Gonzalo Lira: How Ukraine will end up after the war; a speculative analysis

About the Ukrainian diaspora:

Before the invasion, Ukraine had 45 million people.

4mm people have gone to the West, 2mm have gone to Russia, and 8mm have been internally displaced.


The best, smartest, hardest working Ukrainians will never come back to their homeland. Most of them fled to the West — and they will find good paying jobs and comfort there. A high percentage of them will stay there forever, at least 40%, likely higher.


Those who are not so capable will remain in Ukraine. Because of their forced displacement, they will resettle in their ethnic regions. This will force a greater geographic divide between ethnic Russians and ethnic Ukrainians, increasing the likelihood of a political split.


The Russian areas of east and south Ukraine will be under-populated, thus weak. So there will be no political resistance to this region being absorbed by the Russian Federation.


Russia will encourage Russians to settle in the south and east, especially Kharkov, to restart the industrial base there. Thus they will pour a lot of money into the area. They will also make it deliberately difficult for ethnic Ukrainians to resettle there.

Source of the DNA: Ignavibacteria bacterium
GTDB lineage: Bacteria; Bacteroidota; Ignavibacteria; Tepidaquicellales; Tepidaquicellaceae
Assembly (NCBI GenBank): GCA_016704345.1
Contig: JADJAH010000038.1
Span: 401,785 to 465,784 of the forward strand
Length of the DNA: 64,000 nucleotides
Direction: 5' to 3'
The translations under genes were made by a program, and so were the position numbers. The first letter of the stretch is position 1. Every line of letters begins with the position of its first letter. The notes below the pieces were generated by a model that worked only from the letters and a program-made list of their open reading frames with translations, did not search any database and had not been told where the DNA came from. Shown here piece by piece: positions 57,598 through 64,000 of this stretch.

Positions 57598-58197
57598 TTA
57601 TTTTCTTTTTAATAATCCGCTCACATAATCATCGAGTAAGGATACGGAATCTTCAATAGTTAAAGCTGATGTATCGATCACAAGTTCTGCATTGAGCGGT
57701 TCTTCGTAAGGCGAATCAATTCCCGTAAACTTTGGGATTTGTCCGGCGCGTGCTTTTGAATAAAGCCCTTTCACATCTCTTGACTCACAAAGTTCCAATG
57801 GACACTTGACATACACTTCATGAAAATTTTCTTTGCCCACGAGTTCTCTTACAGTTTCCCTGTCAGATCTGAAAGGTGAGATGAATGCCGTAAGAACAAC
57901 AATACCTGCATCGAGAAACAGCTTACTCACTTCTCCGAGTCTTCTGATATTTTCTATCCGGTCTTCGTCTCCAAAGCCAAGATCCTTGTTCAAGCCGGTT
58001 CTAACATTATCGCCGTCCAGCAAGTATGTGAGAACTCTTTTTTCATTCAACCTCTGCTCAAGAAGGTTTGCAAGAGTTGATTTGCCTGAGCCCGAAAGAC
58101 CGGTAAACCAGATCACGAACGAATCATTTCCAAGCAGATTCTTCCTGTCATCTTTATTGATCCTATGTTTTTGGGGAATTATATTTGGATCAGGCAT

The central region around Kyiv will be highly nationalistic—but won’t have the industrial or agricultural base of the Russian east and south. So this rump-Ukraine will be a poor landlocked country, slowly declining in numbers every year, eking out an existence via tourism.


Poland’s ambition for Lviv is so strong that they will cut a deal with Russia to reacquire the city—to their regret. The people of Lviv feel that they are Ukrainian—not Polish. So they will forcibly resist Warsaw’s occupation and eventual repression.


Lviv will become Poland’s Vietnam. Hard-core Ukrainian nationalists will focus on Lviv, fighting against the Poles relentlessly in a bid to rejoin the rump-Ukraine. Russia will encourage this by giving weapons to the Ukrainian nationalists, keeping Poland unstable.


Hungary is quietly earning brownie points with Russia — they will get Transcarpathia without much problems. That absorption will be smooth, because of the region’s ethnic composition.


Russia will be the big winner: It will get the eastern industrial base, and all of the north shore of the Black Sea. Short term, it will cost them to rebuild Kharkov-Luhansk-Donetsk. But long-term, it will be a very fruitful investment.


Originally tweeted by Gonzalo Lira (@realGonzaloLira) on March 27, 2022.

The Polish Lviv part seems overstated to me. ABN

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